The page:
The Senate is scheduled to debate legislation that would fund the Transportation and Housing and Urban Development departments.
Transportation & HUD Appropriations – H.R.2610
The House is schedule to consider its version of the legislation that funds the Transportation and Housing and Urban Development departments.
May 18, 2013
March 30, 2013
Video: “[Mike Lee:] Constitution Wasn’t Written to Maximize the Convenience of the Federal Government”
December 1, 2012
In Part II of Nullification: How To Resist Federal Tyranny in the 21st Century (Washington, DC: Regnery Publishing, 2010), Thomas E. Woods, Jr., includes eleven historical documents explaining and supporting the concept of nullification.
I found these documents online (some more or less abridged than in the book), and I bookmarked and annotated them in my Diigo account:
IX. An Exposition of the Virginia Resolutions of 1798
November 11, 2012
I’m currently reading The Constitution Made Easy (New York: Sterling, 2012) by Michael Holler. This morning I read the section on “Limited Government” in the introduction. Holler leads into the section with this quote from Federalist No. 33: “If the federal government should overpass the just bounds of its authority and make a tyrannical use of its powers, the people, whose creature it is, must appeal to the standard they have formed, and take such measures to redress the injury done to the Constitution as the exigency may suggest and prudence justify.”
I thought this passage was particularly timely because of recent events.
If it’s up to us, the people, to “redress the injury done to the Constitution,” we have to answer the following questions:
- What constitutes “tyrannical use” of the federal government’s powers?
- What standard have we formed?
- What measures do “exigency . . . suggest and prudence justify”?
May 3, 2012
After readying The Founders’ Key (Nashville: Thomas Nelson, 2012), I’m still not sure what Larry Arnn is referring to in the title. The connection between the Declaration of Independence and the Constitution is obvious. The Declaration of Independence presents the principles upon which our government is founded, and the Constitution lays out the specific method and limits for the U.S. government.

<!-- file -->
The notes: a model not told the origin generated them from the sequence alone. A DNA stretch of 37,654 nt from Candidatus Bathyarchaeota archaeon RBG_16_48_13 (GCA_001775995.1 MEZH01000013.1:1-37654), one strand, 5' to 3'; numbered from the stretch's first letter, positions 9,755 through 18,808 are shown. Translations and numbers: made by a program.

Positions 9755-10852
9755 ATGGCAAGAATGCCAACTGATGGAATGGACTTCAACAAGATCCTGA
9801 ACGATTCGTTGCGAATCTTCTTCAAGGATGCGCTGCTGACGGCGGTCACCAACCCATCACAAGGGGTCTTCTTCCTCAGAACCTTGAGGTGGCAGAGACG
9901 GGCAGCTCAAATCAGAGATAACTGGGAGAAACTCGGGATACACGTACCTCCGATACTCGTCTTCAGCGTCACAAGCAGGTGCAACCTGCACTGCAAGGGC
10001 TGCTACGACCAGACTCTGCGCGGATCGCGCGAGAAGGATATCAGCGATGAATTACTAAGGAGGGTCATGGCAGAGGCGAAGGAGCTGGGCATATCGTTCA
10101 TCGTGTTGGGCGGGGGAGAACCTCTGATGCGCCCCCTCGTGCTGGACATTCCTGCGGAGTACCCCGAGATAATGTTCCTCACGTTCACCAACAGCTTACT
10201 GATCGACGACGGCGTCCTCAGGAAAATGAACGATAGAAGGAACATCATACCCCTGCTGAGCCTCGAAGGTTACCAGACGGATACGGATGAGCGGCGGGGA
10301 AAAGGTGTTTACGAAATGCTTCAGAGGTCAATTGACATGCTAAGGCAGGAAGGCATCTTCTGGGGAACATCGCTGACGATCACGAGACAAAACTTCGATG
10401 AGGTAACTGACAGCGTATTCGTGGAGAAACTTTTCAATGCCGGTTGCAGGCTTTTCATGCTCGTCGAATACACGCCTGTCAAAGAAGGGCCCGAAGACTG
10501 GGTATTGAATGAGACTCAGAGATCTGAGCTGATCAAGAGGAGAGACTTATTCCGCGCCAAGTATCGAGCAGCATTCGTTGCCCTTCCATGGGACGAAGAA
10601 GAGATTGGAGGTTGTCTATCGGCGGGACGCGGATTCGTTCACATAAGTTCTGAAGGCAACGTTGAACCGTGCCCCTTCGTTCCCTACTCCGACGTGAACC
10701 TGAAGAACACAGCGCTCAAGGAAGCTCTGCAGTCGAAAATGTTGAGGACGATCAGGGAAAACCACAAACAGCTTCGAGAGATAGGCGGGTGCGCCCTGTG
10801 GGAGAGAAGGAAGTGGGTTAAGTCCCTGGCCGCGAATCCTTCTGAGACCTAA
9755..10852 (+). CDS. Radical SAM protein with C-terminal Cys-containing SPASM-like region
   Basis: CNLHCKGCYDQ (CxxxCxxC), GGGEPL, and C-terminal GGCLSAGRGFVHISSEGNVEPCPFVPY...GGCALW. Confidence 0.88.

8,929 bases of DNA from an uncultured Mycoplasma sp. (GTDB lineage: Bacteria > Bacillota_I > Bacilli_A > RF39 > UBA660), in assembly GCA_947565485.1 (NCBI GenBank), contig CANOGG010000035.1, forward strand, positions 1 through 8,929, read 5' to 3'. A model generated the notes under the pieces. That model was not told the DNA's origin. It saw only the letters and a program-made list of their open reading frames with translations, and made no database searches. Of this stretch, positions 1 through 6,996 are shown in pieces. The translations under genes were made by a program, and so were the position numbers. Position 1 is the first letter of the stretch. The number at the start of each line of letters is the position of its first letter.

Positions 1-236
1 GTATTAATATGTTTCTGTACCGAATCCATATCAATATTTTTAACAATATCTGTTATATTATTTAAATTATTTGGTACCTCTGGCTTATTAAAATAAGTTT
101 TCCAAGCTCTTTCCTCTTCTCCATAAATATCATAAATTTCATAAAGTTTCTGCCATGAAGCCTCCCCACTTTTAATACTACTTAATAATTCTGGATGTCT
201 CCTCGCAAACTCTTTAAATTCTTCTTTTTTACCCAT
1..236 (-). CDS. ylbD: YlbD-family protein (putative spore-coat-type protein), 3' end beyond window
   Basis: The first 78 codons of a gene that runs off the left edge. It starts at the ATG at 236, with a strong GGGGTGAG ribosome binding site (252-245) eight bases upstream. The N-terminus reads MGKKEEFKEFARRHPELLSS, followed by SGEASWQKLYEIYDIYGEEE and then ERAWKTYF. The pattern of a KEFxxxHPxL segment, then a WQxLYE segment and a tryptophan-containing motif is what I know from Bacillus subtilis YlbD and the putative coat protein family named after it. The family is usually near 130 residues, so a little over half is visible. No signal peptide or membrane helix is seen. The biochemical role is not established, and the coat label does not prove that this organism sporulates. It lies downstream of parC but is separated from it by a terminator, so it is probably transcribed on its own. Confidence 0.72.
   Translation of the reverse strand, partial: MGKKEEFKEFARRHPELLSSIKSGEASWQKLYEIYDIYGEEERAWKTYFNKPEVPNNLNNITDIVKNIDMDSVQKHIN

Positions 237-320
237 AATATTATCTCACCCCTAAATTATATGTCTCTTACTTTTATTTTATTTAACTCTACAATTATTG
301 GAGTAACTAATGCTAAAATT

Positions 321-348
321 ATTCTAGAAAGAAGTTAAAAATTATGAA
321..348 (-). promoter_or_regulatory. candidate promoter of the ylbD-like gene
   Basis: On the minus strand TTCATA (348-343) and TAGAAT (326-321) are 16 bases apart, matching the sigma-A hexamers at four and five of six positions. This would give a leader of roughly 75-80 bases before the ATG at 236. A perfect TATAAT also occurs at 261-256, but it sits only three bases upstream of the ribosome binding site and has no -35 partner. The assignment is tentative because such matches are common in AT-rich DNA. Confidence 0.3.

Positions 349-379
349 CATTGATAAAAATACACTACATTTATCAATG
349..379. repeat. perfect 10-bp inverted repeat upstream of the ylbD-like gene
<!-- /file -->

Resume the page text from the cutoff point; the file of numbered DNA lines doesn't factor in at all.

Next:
In his “Conclusion,” Arnn correctly points out that
Article I, section 8, of the Constitution lists in seventeen paragraphs the things about which Congress may legislate. Half of them concern national defense. The rest mainly concern the guarantee of an unimpeded national system of commerce and property rights and the ability of the federal government to operate on the territory it possesses. There is no word about education, health, retirement, welfare, or any of the hundreds or perhaps thousands of areas of policy in which the Federal government now operates. (118-19)
In the following paragraph, he admits that we won’t “soon have a government that operates entirely within the confines of the Constitution. That will take a work of restoration and recovery of many years” (119).
I’ve thought the same thing recently in relation to the current presidential campaign. I believe Mitt Romney is a conservative, though he may not talk like one since he’s not a politician or a pundit. I believe he understands and supports the Constitution and will do what he can to restore it. He may not make the abrupt changes some people prefer, but he will set us on the right path.
As Arnn pointed out, the Constitution does not allow the federal government to get involved in “education, health, retirement,” etc., but we can’t just cut off student loans, Medicare and Medicaid, and Social Security. Promises need to be kept, and the programs need to be phased out gradually or relegated to the states.